Utah’s confusing weather — rain and high mountain snow interspersed with summer-like heat — is a perfect backdrop to the turmoil in Utah politics. We offer our political/meteorological insights.
The Utah Republican Party sent a survey to 60,000 Republicans to measure opinions regarding SB54 — the much-debated law passed as a compromise to the Count My Vote (CMV) petition to replace the caucus/convention system with direct primary elections. A majority of some 3,000 respondents want to comply with the law, yet want the legal challenges to continue. These activists want candidates to swear fealty to the platform, but don't want candidates interviewed by "purity" committees candidates. Why this storm of contradictions?
Pignanelli: “Mixed feelings, like mixed drinks, are a confusion to the soul.” — George Carmen
The poll reveals Republicans are suffering from perplexities that ail teenagers. As with my kids, they procrastinated before dealing with the momentum behind CMV, which could have been remedied by a simple fix (minor modifications to the nomination process). Eventually, positive forces within them forged a compromise solution (the Bramble legislation). Now they are having second thoughts while blaming other family members.
Many delegates pound their chest with the admonition "Utah is a republic” (of course it is). Smart elected representatives thoroughly vetted the legislation and voted in behalf of their constituents. Now these activists are behaving as in a democracy by trying to thwart legitimate laws with means outside the legislative process.
Confusion always results when humans try to have it both ways — just like teenagers.
Webb: The party’s unscientific survey, along with numerous professional polls, clearly show that Republicans want to comply with the law, move forward, and provide certainty for 2016 candidates so they know how to run their campaigns. Bottom line is that the party needs to quit fighting SB54 and prepare for 2016.
To restore credibility, the party also needs new leadership. I like Chairman James Evans personally and respect his mettle. But he’s led the party on too many senseless kamikaze attacks and he’s losing membership by the hour. Alienating mainstream Utahns doesn’t build the Grand Old Party, and Evans is way past rehabilitation.
Legislators forged many remarkable and well-publicized achievements in the last legislative session (anti-discrimination amendments, education funding, transportation improvements, criminal justice reform, etc.). We offer other items that were under the radar, but helpful to Utahns.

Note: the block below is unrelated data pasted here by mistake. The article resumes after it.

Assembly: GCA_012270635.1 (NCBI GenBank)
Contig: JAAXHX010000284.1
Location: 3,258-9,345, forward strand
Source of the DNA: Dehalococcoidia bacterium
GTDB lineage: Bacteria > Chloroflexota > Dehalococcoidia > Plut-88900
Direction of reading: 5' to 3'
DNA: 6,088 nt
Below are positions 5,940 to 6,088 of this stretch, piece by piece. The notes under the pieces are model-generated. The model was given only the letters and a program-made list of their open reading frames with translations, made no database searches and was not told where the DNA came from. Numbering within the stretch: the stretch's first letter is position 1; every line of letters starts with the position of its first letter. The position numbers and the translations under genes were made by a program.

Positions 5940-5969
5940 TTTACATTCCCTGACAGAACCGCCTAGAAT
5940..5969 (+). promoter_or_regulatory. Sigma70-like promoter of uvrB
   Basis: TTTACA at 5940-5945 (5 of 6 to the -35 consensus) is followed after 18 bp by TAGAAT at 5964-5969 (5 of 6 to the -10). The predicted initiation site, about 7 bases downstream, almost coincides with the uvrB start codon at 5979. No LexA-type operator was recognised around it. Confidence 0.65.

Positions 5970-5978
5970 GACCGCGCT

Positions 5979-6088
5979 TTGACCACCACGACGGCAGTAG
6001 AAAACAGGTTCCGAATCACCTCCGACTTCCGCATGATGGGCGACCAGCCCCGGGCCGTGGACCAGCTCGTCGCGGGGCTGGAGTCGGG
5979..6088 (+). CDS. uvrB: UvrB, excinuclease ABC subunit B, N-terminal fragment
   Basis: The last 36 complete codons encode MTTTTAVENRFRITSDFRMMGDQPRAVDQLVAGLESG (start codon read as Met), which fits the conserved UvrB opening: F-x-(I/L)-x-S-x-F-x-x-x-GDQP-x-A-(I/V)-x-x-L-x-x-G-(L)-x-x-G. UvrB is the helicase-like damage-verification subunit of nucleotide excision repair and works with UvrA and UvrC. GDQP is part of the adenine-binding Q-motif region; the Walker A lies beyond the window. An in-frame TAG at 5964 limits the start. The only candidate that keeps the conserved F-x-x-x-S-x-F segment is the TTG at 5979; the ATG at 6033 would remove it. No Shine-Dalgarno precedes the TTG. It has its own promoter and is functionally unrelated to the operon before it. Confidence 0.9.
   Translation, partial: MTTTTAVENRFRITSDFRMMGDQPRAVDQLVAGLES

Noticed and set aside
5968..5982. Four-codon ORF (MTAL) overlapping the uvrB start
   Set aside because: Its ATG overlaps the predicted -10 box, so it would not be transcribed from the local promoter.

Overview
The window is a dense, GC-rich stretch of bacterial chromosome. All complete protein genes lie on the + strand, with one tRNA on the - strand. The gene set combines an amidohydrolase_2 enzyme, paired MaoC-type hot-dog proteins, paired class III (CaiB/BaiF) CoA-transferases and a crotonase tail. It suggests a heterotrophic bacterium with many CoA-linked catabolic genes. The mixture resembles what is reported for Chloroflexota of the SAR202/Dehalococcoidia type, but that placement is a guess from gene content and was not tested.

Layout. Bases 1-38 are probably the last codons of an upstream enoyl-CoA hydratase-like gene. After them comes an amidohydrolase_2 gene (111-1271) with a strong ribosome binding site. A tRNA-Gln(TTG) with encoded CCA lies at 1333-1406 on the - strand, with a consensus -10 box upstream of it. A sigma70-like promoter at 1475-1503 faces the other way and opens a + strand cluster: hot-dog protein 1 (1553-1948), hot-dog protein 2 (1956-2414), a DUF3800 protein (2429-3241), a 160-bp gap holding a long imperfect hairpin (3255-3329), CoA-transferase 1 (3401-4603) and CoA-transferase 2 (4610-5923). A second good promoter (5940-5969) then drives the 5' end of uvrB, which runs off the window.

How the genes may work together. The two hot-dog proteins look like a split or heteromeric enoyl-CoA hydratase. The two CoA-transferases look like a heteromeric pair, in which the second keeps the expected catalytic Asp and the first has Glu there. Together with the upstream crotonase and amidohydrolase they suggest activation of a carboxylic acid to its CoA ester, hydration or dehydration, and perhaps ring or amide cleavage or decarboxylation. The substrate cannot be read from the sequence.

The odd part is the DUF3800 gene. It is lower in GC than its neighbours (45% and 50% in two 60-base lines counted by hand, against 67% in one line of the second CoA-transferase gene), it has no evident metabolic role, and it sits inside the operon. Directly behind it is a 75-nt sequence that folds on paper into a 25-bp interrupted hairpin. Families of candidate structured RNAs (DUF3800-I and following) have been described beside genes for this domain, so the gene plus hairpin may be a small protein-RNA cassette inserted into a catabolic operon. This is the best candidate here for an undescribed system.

Pignanelli: Utah is a wonderful place. Unfortunately, too often con artists and flim flam men ravage the pure decency of our trusting citizens. So the White Collar Crime Offender Registry (the nation’s first), which places the names and pictures of these financial felons on a website will diminish future financial fraud schemes. Rep. Michael Mckell and Sen. Curt Bramble sponsored this important legislation, in conjunction with Attorney General Sean Reyes.
With similar goals, Bramble passed new requirements providing public access to complaints against certain businesses filed with the Department of Commerce. In the same bill, the Provo senator expanded the ability of citizens to obtain public records from local government through the appeals process.
Quietly, all Utahns benefit from this good work.
Webb: We have too much carnage on the highways and the primary seat belt law will help. Buckling up might not just save your own life, but others around you as well.
The influential British publication, "The Economist," recently heralded Utah as “Young, tolerant and surprising” … a state that “is quietly forging a model of constructive Republicanism.” Really?
Pignanelli: Most Utah households are positively influenced by a wonderful periodical with a name that begins with “E.” The Pignanelli family is no exception, except that our weekly dose of excellent writing and thought emanates from the prominent weekly Economist. This publication explained to its global leadership how this magnificent state accepts diversity, promotes a quality lifestyle, but demands efficiency in government. Jolly good for us!
Webb: Don’t look now, folks on the far right, but Utah has been recaptured by mainstream conservatives. The reign of the tea party is over. Evidence is everywhere, and people across the country and the world are starting to notice. A state is going to receive attention when it can overcome political dysfunction, compromise to solve problems, pass critical legislation on pressing issues, and govern in a practical, conservative way. Utah is demonstrating that applying conservative principles sensibly is the right approach.
Certainly, Utah still faces many significant challenges and plenty of fights are ahead. We still need to find common ground on a conservative approach to Medicaid expansion; we need long-term education funding and reform; and we need to deal with a number of public lands and environmental issues. But we’ll eventually make good progress on those matters as well. You can read The Economist article here: http://econ.st/1EZ5mmh.